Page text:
REVENGE OF THE PONY-BIRD

February 15, 2013 § 1 Comment

Don’t you just hate that whooshing sound of a joke sailing right over your head?

Like when the Chinese People’s Daily online reported that the American media had named N. Korean leader Kim-Jung-Un the “Sexiest Man Alive.” >WHOOSH!< It was a joke, man! The American article was published in The Onion. (I hope I don’t need to explain what that means).

I imagine it would be especially distressing to expound in a scholarly fashion on a particular subject only to find out that the authority or data on which that scholarly opinion was a >WHOOSH!< joke.

Like Michael J. Bean and Melanie J. Rowland, who authored a book entitled The Evolution of National Wildlife Law. It’s certainly a worthy subject; I’ll grant that. On page 5, the authors touch on the subject of legal disputes over ownership of new breeds. In footnote 5 on that page, they state:

To illustrate the bizarre results that can sometimes happen when courts consider such questions, see the Canadian case of Regina v. Ojibwa, 8 Criminal Law Quarterly, 137 (1965-66), (Op. Blue, J.), described in United States v. Byrnes, 644 F.2d 107, 112, n. 9 (2d Cir 1981). The Canadian court concluded that a pony saddled with a down pillow was a “bird” within the meaning of a statute defining the term as a “two legged animal covered with feathers.” The court reasoned that the two legs were the statutory minimum, and that the feather covering need not be natural.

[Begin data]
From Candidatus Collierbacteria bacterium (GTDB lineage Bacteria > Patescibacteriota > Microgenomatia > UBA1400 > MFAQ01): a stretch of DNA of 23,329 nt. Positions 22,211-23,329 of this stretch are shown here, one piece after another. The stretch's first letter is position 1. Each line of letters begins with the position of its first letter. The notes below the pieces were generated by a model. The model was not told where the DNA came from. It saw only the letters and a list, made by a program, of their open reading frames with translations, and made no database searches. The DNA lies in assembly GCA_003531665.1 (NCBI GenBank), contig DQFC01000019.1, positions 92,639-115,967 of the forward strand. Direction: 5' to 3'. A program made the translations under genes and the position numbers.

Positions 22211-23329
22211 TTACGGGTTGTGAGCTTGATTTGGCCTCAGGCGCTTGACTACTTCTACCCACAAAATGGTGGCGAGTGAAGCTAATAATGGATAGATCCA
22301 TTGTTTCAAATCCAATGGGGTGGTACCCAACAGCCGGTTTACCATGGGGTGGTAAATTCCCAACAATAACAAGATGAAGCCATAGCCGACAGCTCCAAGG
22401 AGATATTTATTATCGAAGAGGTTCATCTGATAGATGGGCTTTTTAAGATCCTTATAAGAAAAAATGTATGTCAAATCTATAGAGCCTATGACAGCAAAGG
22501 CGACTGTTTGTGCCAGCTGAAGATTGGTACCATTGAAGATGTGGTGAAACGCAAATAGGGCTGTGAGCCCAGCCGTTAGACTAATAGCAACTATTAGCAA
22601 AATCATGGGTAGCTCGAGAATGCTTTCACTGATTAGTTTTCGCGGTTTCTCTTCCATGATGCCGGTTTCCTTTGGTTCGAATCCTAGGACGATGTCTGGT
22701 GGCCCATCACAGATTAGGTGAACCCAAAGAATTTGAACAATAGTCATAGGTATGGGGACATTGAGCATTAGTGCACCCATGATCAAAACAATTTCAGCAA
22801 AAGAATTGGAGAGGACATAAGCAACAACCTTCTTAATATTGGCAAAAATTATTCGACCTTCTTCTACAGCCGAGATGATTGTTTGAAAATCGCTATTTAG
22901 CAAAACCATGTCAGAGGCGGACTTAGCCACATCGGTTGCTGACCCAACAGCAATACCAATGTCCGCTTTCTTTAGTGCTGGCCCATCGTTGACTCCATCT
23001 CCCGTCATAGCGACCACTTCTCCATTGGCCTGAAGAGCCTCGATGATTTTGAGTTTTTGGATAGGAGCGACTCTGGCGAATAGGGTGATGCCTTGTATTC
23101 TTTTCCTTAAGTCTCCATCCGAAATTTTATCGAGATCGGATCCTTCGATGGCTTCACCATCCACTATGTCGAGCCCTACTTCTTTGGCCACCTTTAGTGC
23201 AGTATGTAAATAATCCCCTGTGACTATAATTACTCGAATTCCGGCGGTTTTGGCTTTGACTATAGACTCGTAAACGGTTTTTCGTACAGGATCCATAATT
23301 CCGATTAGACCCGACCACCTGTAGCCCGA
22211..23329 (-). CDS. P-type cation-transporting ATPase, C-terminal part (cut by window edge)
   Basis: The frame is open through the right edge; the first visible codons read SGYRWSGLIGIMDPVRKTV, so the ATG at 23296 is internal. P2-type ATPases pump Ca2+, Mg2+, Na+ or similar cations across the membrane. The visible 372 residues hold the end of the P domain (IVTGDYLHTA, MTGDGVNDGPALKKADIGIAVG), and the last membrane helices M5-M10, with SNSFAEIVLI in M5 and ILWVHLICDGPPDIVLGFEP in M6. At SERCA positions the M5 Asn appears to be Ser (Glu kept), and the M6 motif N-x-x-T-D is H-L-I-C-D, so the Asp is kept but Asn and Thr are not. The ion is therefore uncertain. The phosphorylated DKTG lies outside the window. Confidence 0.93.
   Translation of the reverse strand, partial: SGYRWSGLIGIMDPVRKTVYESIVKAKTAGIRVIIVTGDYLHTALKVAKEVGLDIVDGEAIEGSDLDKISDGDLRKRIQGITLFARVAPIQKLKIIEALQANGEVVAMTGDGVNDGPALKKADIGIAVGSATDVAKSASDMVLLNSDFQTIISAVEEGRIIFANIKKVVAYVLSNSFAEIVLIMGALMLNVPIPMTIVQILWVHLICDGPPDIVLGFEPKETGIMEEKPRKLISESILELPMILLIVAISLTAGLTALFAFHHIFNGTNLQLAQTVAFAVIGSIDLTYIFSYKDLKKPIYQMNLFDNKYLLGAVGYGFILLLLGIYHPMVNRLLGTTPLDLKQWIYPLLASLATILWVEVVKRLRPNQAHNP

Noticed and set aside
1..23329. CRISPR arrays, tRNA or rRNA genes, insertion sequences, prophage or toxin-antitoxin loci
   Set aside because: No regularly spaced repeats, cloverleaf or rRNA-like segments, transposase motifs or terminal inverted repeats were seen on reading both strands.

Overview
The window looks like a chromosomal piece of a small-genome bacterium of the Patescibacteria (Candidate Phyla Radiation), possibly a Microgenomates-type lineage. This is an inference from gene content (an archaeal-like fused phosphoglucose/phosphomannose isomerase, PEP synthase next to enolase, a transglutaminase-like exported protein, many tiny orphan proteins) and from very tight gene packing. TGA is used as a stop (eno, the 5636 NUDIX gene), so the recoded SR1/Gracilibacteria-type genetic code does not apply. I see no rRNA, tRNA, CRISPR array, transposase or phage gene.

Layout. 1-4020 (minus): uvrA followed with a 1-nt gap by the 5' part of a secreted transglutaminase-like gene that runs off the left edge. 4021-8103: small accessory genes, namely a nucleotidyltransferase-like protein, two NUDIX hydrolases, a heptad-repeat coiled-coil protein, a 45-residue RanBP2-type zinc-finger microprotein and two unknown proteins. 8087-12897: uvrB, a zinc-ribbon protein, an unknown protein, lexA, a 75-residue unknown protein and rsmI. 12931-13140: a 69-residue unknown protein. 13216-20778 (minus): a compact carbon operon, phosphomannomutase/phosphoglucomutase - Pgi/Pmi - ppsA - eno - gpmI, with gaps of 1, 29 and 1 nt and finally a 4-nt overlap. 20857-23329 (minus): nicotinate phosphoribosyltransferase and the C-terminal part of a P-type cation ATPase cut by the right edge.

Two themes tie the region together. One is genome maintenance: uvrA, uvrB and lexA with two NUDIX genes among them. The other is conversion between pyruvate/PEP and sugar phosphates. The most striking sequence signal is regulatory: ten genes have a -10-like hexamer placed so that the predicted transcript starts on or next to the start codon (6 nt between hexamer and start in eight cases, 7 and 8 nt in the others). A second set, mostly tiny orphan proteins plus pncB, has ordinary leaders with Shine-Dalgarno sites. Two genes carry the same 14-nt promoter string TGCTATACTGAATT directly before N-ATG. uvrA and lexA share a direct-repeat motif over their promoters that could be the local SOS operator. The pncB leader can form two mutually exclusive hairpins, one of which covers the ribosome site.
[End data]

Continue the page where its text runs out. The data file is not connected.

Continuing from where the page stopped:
Clue: Op. Blue, J. = Opinion by Judge Blue. Or, in Canadian parlance, Blue, J. As in Blue Jay. The bird.

You see, it was a joke. Regina v. Ojibway was a joke, a scholarly one, to be sure, but a joke nonetheless. It was a parody of legal reasoning. I posted about this faux opinion here before, pointing out that ” … scarily, it could easily be mistaken for the real thing.” I guess so. >WHOOSH!<

Thanks to Colette Corr.

LEGAL REASONING RUN AMOK

January 7, 2011 § 5 Comments

This is a faux Canadian appellate case that I remember studying in law school and ran across recently.  It was actually written by a law professor as a parody of legal reasoning, but, scarily, it could easily be mistaken for the real thing. 

IN THE SUPREME COURT

REGINA

V.

OJIBWAY

Blue, J. August, 1965

This is an appeal by the Crown by way of a stated case from a decision of the magistrate acquitting the accused of a charge under the Small Birds Act, R.S.O., 1960, c. 724, s. 2. The facts are not in dispute. Fred Ojibway, an Indian, was riding his pony through Queen’s Park on January 2, 1965. Being impoverished, and having been forced to pledge his saddle, he substituted a downy pillow in lieu of the said saddle. On this particular day the accused’s misfortune was further heightened by the circumstance of his pony breaking its foreleg. In accord with Indian custom, the accused then shot the pony to relieve it of its awkwardness. The accused was then charged with having breached the Small Birds Act, s. 2 of which states: “2. Anyone maiming, injuring or killing small birds is guilty of an offence and subject to a fine not in excess of two hundred dollars.” The learned magistrate acquitted the accused holding, in fact, that he had killed his horse and not a small bird. With respect, I cannot agree.

In light of the definition section my course is quite clear. Section 1 defines “bird” as “a two legged animal covered with feathers.” There can be no doubt that this case is covered by this section.